Experience
Education
Bio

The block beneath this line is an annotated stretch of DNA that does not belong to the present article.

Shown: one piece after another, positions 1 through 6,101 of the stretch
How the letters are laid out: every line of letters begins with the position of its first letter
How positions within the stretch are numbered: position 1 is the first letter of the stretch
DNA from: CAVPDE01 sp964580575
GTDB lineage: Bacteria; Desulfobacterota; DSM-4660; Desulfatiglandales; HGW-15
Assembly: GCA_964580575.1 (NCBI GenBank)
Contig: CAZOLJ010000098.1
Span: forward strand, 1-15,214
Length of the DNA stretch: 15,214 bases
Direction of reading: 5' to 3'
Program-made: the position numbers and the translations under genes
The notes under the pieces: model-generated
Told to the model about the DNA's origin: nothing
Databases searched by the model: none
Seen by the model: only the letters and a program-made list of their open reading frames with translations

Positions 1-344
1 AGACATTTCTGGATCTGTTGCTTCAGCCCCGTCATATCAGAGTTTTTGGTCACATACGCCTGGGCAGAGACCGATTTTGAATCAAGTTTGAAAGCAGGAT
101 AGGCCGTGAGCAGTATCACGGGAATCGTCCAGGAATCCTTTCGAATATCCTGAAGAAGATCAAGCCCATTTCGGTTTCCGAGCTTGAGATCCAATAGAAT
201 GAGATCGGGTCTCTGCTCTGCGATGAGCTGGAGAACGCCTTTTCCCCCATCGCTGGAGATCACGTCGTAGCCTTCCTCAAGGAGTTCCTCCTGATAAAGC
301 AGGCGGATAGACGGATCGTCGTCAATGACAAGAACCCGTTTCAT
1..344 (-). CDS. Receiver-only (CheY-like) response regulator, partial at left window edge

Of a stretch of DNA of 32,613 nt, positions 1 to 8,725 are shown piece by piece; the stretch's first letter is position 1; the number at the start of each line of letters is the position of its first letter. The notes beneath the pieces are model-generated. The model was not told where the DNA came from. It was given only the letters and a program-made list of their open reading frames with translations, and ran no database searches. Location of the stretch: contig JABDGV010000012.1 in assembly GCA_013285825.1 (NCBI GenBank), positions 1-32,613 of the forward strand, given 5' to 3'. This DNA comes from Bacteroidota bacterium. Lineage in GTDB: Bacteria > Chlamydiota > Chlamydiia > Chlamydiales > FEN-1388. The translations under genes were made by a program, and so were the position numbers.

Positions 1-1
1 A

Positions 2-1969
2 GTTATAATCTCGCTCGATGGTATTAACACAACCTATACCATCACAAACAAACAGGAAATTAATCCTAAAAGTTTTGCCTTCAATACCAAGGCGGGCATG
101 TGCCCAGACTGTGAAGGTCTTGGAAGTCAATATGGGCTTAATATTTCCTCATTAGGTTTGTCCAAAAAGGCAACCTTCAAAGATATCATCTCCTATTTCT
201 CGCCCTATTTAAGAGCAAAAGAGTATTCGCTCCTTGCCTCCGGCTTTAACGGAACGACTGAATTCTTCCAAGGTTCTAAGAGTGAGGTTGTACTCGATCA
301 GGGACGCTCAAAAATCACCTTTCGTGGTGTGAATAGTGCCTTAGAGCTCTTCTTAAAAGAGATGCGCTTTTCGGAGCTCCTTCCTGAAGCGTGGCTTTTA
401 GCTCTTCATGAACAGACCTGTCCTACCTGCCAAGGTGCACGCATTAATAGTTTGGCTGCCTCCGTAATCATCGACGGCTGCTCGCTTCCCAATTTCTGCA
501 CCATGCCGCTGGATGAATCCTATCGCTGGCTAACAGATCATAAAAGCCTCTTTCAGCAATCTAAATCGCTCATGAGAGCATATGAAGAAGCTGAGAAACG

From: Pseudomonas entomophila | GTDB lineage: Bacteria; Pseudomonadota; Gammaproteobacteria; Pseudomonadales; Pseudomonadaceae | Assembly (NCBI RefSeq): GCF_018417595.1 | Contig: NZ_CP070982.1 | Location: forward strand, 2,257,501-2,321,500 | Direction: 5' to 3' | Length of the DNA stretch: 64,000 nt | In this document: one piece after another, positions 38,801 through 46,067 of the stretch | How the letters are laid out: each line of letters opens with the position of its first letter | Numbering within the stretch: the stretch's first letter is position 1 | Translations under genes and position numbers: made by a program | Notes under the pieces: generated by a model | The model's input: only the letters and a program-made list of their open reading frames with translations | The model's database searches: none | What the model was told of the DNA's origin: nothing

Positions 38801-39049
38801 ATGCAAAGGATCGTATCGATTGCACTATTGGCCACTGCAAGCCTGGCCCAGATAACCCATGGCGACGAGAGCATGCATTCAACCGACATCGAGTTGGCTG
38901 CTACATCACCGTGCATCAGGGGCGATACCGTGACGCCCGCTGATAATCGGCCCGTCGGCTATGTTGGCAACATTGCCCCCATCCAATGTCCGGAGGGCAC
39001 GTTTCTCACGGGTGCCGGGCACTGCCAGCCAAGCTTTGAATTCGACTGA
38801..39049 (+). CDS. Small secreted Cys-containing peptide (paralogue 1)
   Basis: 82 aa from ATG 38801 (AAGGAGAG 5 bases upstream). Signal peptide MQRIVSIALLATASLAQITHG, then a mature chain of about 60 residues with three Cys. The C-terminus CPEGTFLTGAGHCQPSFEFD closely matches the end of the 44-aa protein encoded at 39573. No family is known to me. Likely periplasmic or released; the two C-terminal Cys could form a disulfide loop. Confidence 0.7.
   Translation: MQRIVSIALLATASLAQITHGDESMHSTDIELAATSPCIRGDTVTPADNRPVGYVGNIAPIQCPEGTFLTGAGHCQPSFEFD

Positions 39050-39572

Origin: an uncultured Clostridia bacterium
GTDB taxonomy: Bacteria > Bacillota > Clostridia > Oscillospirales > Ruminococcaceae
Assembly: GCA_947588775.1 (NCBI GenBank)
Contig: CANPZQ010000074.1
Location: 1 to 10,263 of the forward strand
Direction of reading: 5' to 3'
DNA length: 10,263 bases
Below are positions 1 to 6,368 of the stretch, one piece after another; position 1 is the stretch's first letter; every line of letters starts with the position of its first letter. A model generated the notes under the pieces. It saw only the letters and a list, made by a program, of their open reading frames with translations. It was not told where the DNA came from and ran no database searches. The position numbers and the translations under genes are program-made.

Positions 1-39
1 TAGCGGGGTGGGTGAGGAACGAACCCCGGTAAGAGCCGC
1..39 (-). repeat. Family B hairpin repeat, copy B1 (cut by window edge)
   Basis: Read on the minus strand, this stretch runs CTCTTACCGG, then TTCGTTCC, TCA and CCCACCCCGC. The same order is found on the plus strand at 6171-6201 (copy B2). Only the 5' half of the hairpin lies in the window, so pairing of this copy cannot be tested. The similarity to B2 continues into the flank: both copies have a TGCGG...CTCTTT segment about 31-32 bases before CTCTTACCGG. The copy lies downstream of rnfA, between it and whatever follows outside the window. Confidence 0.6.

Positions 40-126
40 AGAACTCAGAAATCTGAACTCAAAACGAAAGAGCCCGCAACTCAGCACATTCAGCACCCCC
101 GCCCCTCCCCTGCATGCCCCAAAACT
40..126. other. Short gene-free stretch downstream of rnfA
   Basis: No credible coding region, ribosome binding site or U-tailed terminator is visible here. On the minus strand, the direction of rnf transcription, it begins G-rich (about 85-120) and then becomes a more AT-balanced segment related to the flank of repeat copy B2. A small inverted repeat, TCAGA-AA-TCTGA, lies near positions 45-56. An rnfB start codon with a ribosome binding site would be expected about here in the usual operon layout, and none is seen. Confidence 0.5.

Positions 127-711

Petter Ögren was born in Stockholm, Sweden, in 1974. He received the M.S. degree in engineering physics and the Ph.D. degree in applied mathematics from the Royal Institute of Technology (KTH), Stockholm, Sweden, in 1998 and 2003, respectively. In the fall of 2001, he visited the Mechanical Engineering Department, Princeton University, Princeton, NJ. From 2003 to 2012 he worked as a senior scientist and deputy research director in Autonomous Systems at the Swedish Defence Research Agency (FOI). Since 2013, he is an Associate Professor at the Robotics, Perception and Learning lab (RPL) at KTH. Research areas His current research interests include modular and flexible control systems, multi-agent systems, and human robot teaming, with the joint goal of realizing robot systems that are robust, safe and easy to use. Modular Robot Control Architectures Modularity is a key enabler for designing and understanding complex systems. In this research activity we have investigated the use of a new modular task switching control structure called Behavior Trees (BTs). It turns out that BTs generalize a number of earlier control structures, such as Decision Trees, the Subsumption Architecture, and the Teleo-Reactive approach. The modularity furthermore enables analysis of system performance across compositions of sub-systems into more complex systems, and also provides a convenient structure for both planning and learning approaches. Coordination of Multi-agent teams A Multi-agent team performing a task can often improve robustness, flexibility and performance, as compared to a few more complex agents. Robustness is improved by reducing the impact of single failures. Flexibility is improved by the possibility of moving agents to different locations to perform simultaneous work, and performance can be improved by e.g. providing sensing capabilities across a larger area in a search task. In this research activity we study how to design efficient decision making schemes for Multi-agent teams performing different tasks, such as formation obstacle avoidance, search, pursuit-evasion, patrolling, or performing adversarial games. Human-robot teaming Humans and robots have complementary skills in many areas. Robots often have good precision, endurance, repeatability, predictability and focus, while humans are superior in high level understanding and decision making, innovation and improvisation, adaptability and fine manipulation. In this research activity we explore combining the best qualities in both to maximize team performance.